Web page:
Uneven Impact of Structural Adjustment Programs
Saturday, 20 August 2011 09:24
The accomplishments of Rawlings during the 1980s and early 1990s reflect a period officially referred to as the "period of rebirth" in Ghana. Rawlings espoused a multi-dimensional concept of leadership in reforming the economy that embodied power, discretion and legitimacy, and his success as a leader was predicated on a two-way relationship that he had with the Ghanaian people. As a leader, he exerted influence, but he was also influenced by and accountable to the people. He attempted to be effective and legitimate, continually looking for ways to balance the competing needs and wants of the people in order to build on shared values. The political tools of Rawlings included: the establishment of National and Local Defense Committees; emphasis on economic revival; exposure of corrupt practices; enforcement of price controls and curbing of smuggling; entrenchment of ERP in Ghana; and eventually, encouraging participatory democracy and raising level of political awareness in Ghana.
While many of the above-mentioned accomplishments by the Rawlings government helped to alleviate the economic and social conditions in Ghana during this period, there were instances where some citizens experienced negative or mixed effects. Some Ghanaians saw the structural adjustment as causing hardship, especially in urban Ghana. The new macro-economic policies in Ghana also led to a retrenchment in the mainly urban and public sector but it did shift resources and productivity toward the rural areas. For instance, many urban groups bore much of the cost of the reform program while internal trade terms between rural and urban now favored rural producers.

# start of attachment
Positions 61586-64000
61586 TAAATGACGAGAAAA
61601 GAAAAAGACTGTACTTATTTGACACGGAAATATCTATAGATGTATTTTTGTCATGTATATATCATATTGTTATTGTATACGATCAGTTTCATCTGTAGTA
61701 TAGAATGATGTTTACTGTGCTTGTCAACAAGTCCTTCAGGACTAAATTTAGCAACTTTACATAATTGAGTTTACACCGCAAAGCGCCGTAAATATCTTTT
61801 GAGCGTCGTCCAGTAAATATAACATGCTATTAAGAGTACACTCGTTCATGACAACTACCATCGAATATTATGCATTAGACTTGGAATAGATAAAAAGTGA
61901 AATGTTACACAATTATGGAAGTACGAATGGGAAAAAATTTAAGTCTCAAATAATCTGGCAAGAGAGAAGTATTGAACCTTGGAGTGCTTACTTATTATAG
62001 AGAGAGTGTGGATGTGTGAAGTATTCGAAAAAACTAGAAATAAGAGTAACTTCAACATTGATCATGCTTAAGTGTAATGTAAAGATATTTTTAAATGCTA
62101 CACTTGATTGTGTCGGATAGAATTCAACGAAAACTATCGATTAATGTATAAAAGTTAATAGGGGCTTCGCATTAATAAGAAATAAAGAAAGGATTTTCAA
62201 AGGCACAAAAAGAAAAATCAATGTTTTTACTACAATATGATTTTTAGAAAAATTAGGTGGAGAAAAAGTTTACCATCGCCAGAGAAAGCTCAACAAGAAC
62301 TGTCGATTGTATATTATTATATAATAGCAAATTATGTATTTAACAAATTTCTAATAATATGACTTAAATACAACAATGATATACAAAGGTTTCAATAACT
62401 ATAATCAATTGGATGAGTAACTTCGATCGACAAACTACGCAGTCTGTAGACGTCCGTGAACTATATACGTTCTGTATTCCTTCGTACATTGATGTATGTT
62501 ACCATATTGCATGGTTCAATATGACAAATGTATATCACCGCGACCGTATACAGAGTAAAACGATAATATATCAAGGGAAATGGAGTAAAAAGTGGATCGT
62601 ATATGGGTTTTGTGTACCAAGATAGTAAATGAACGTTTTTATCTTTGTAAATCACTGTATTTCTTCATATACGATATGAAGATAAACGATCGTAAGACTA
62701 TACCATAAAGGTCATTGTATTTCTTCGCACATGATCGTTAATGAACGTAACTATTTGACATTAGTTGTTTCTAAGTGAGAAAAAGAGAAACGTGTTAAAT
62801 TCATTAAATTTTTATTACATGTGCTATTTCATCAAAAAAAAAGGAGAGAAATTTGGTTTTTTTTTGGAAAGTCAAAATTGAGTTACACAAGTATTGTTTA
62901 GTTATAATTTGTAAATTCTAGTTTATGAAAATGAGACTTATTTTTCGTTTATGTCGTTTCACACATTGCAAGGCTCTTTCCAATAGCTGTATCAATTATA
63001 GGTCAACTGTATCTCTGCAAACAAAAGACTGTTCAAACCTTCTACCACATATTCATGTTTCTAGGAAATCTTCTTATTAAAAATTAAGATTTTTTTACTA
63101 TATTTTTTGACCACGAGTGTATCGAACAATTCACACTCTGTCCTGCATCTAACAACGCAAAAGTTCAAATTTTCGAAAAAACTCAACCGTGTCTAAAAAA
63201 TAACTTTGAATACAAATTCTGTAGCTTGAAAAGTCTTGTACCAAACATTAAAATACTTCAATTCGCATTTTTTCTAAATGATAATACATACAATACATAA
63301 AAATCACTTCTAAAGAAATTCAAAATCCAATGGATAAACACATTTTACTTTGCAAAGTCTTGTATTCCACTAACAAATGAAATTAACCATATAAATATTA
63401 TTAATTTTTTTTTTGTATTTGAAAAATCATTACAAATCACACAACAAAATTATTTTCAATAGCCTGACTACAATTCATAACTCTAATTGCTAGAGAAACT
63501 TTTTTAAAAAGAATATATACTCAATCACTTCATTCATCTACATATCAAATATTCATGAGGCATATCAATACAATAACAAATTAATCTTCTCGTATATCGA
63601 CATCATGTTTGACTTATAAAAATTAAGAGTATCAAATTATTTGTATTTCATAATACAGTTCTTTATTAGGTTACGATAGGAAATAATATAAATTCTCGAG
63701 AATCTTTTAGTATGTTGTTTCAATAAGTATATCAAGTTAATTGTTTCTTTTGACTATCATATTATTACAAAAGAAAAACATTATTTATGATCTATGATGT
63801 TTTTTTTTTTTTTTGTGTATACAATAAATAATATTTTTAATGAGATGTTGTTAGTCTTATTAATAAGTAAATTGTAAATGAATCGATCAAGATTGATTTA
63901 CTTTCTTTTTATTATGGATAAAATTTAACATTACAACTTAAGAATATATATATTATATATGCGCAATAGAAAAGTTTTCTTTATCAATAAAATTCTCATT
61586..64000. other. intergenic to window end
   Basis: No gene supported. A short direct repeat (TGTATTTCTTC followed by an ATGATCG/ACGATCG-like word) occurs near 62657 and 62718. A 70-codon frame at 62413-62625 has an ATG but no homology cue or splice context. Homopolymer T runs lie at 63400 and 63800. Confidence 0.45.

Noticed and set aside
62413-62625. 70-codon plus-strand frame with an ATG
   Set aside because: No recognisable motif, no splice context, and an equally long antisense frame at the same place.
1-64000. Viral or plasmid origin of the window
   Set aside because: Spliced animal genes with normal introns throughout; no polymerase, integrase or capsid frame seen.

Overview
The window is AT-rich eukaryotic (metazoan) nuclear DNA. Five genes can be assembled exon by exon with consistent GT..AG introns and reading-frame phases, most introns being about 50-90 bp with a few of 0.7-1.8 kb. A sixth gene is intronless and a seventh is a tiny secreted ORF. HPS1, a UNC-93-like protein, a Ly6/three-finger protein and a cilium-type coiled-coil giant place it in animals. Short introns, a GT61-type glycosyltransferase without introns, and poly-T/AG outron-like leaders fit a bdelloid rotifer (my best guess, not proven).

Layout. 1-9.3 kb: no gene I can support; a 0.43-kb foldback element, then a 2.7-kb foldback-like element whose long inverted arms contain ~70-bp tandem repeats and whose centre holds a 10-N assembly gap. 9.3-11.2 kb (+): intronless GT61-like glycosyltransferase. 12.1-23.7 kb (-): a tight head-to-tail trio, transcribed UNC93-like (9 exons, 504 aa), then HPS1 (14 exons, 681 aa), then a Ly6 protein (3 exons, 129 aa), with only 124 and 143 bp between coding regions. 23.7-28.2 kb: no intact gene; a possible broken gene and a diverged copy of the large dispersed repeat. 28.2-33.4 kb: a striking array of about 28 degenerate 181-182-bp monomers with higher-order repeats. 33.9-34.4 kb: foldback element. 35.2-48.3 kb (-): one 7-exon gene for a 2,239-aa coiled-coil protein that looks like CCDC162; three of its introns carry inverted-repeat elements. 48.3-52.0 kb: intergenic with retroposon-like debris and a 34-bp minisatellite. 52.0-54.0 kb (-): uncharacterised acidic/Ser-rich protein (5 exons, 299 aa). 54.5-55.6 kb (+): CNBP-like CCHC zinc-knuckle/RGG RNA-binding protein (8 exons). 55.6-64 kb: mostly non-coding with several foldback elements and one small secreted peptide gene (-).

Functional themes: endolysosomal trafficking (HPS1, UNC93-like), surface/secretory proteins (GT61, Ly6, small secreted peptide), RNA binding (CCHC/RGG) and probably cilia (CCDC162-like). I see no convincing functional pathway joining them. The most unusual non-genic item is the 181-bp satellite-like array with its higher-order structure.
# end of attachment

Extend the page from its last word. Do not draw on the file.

Devaluation hindered wage-earning urbanites, simply because the wage increases were not enough to offset the price increases for imported goods. Conversely, the increase in producer prices for cocoa, other cash crop commodities and major infrastructure improvement activities by the government in rural areas, produced higher incomes for farmers. Callaghy (1990) states that the ratio of the price of a metric ton of cocoa to the urban minimum wage rose steadily at this time, thus indicating that the relative income of Ghana's rural producers became better than that of urban workers.12
While this might be true, not all the people in rural areas benefited from the Structural Adjustment Program (SAP); economic conditions of food crop farmers did not change much with higher export crop prices. Sawyer (1988) observes that economic liberalization favored especially landowners and commercial farmers who employed sharecroppers or wageworkers to maintain and harvest cocoa and other export crop trees. They benefited from higher producer prices but pursued a low-wage policy.13